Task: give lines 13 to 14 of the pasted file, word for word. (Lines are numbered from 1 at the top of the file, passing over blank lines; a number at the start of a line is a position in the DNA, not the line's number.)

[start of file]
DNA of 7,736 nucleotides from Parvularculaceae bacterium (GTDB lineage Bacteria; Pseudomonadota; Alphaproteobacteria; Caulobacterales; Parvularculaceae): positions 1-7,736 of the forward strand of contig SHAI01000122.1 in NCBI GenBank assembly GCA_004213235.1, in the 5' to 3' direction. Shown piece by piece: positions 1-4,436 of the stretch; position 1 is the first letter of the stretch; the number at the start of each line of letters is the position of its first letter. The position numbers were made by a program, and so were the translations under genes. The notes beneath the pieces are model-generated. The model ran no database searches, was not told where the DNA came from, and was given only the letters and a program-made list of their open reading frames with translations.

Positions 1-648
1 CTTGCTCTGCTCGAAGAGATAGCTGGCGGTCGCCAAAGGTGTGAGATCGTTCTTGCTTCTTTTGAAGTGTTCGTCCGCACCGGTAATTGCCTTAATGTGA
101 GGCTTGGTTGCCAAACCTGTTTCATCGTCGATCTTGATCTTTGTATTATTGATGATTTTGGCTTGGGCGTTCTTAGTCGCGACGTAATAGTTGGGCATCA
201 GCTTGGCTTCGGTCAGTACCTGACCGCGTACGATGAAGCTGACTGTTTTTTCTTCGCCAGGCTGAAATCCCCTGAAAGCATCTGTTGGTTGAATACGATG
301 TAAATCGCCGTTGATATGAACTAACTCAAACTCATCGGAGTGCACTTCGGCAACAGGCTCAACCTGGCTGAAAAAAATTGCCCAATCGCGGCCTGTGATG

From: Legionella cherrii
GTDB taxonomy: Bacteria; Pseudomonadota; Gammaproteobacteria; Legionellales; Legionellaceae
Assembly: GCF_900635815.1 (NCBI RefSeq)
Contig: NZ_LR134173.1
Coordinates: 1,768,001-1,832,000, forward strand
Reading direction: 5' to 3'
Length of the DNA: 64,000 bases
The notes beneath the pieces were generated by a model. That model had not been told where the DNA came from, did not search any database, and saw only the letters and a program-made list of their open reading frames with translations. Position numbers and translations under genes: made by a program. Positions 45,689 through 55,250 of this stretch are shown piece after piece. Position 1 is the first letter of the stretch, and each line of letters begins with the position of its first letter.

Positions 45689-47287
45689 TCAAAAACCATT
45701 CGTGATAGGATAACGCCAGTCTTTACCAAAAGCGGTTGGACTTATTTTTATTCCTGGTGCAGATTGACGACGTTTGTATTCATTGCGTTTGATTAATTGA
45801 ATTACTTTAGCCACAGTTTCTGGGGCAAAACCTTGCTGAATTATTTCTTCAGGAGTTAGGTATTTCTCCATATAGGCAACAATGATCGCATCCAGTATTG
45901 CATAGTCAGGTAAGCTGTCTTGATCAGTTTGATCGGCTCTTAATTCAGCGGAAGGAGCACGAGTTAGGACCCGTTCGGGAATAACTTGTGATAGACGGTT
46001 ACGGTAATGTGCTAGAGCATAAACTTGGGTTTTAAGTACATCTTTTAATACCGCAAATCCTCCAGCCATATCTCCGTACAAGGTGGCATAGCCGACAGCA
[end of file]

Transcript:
Length of the DNA: 64,000 bases
The notes beneath the pieces were generated by a model. That model had not been told where the DNA came from, did not search any database, and saw only the letters and a program-made list of their open reading frames with translations. Position numbers and translations under genes: made by a program. Positions 45,689 through 55,250 of this stretch are shown piece after piece. Position 1 is the first letter of the stretch, and each line of letters begins with the position of its first letter.